• The Black Box challenge. Some AI models and tools cannot explain why they produce a particular result, which is a challenge to appropriate transparency. The challenge is further complicated by the fact that the better an AI model or tool performs, the less explainable it is likely to be.
  • The Open-Source challenge. Requiring code to be openly available may promote transparency and innovation; allowing it to be proprietary may concentrate market power but allow more dependable regulation of harms.  
  • The Intellectual Property and Copyright Challenge. Some AI models and tools make use of other people’s content. Policy must establish the rights of the originators of this content, and these rights must be enforced. Ongoing legal cases are likely to set precedents in this area and a draft code is being produced by the Intellectual Property office.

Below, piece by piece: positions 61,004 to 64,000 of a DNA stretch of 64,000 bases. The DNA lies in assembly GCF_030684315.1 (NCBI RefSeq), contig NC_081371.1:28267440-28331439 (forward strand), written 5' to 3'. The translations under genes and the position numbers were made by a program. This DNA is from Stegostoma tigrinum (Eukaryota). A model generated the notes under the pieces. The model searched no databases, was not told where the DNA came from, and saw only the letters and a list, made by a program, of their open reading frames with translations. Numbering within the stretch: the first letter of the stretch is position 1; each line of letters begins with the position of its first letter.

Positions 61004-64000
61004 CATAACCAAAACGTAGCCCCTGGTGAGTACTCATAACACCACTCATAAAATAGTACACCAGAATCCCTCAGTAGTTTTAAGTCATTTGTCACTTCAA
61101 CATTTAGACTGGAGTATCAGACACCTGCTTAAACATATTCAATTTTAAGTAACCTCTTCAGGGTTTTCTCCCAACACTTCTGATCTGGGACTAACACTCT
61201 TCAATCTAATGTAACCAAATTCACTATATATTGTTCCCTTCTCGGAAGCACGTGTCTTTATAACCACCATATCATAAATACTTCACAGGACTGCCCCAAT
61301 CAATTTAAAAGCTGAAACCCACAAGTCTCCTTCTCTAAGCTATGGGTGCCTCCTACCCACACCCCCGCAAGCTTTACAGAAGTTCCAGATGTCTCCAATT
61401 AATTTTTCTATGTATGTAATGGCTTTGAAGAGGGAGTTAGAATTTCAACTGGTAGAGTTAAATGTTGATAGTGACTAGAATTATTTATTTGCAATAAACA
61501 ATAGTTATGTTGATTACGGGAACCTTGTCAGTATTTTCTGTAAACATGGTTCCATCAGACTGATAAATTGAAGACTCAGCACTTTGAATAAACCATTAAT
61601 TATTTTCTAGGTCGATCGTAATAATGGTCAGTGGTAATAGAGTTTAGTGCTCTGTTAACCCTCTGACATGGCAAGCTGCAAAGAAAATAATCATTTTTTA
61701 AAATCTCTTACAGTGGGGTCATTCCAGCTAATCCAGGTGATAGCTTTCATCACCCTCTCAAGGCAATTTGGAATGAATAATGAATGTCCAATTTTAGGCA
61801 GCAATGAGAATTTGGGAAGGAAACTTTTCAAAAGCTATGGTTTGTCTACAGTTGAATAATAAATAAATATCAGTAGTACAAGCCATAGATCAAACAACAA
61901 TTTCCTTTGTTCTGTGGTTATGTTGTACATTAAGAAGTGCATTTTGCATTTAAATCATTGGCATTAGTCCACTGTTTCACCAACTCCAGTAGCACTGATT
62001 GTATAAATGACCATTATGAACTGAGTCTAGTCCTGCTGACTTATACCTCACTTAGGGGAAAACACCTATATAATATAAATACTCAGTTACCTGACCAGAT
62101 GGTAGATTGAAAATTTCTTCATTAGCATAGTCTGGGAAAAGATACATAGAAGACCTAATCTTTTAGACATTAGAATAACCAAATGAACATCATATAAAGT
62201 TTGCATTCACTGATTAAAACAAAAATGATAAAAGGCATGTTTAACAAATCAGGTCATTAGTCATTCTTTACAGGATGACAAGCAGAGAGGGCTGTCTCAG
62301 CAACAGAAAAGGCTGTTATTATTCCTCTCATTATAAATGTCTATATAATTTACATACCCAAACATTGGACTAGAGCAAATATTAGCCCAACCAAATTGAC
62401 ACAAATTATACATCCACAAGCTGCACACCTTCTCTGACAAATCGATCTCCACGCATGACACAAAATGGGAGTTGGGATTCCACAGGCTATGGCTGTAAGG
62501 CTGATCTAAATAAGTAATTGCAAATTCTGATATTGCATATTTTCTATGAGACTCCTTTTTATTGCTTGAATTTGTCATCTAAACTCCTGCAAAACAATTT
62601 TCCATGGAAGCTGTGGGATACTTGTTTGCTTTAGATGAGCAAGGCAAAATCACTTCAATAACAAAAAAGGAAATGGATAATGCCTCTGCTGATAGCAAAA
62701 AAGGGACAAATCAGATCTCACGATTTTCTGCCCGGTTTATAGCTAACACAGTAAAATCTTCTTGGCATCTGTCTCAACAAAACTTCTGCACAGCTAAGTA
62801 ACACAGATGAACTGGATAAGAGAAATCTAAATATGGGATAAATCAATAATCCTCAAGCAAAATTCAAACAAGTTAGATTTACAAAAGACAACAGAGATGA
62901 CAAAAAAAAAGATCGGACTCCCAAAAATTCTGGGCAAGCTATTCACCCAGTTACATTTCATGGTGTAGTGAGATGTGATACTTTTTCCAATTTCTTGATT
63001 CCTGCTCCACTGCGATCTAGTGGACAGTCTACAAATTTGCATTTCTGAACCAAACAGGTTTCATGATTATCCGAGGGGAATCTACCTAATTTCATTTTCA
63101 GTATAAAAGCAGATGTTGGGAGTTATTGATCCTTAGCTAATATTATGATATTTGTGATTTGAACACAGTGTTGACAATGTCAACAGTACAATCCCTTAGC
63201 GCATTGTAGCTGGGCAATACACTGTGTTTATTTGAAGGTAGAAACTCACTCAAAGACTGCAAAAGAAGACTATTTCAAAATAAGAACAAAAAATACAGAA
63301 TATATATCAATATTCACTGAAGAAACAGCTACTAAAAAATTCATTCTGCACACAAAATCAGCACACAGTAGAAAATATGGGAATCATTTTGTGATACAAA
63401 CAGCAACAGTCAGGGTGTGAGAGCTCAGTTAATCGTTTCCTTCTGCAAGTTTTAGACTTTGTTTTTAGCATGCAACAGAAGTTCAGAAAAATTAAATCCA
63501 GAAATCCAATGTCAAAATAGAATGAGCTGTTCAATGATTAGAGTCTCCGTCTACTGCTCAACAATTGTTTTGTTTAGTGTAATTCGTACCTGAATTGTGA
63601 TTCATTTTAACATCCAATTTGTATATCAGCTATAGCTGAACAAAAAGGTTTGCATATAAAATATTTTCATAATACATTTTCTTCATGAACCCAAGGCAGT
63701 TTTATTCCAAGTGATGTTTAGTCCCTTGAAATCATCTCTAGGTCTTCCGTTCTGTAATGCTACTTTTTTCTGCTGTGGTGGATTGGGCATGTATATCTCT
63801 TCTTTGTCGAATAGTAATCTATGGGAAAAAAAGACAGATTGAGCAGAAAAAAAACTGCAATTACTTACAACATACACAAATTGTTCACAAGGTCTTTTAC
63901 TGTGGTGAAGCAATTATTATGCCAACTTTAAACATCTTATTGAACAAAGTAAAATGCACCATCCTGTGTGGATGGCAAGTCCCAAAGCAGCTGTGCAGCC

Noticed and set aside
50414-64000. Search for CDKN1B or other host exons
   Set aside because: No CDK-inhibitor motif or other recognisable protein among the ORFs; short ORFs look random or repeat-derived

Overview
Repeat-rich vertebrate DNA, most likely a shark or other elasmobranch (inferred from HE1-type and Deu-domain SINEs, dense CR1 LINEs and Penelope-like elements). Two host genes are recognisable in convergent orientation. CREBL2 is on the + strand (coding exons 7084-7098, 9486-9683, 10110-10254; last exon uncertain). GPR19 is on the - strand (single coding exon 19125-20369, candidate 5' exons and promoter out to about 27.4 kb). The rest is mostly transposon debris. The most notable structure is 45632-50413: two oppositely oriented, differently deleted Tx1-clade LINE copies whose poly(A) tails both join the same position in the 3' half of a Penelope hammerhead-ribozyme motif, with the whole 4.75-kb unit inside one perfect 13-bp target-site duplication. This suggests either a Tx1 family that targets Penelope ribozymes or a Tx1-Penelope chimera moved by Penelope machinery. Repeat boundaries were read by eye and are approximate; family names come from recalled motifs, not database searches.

• The Liability challenge. If AI models and tools are used by third parties to do harm, policy must establish whether developers or providers of the technology bear any liability for harms done.
  • The Employment challenge. AI will disrupt the jobs that people do and that are available. Policy makers must anticipate and manage the disruption.
  • The International Coordination challenge. AI is a global technology, and the development of governance frameworks to regulate its uses must be an international undertaking. The Government believes that the November International AI summit is a first step in doing this.
  • The Existential challenge. Some people think that AI is a major threat to human life. If that is a possibility, governance needs to provide protections for national security.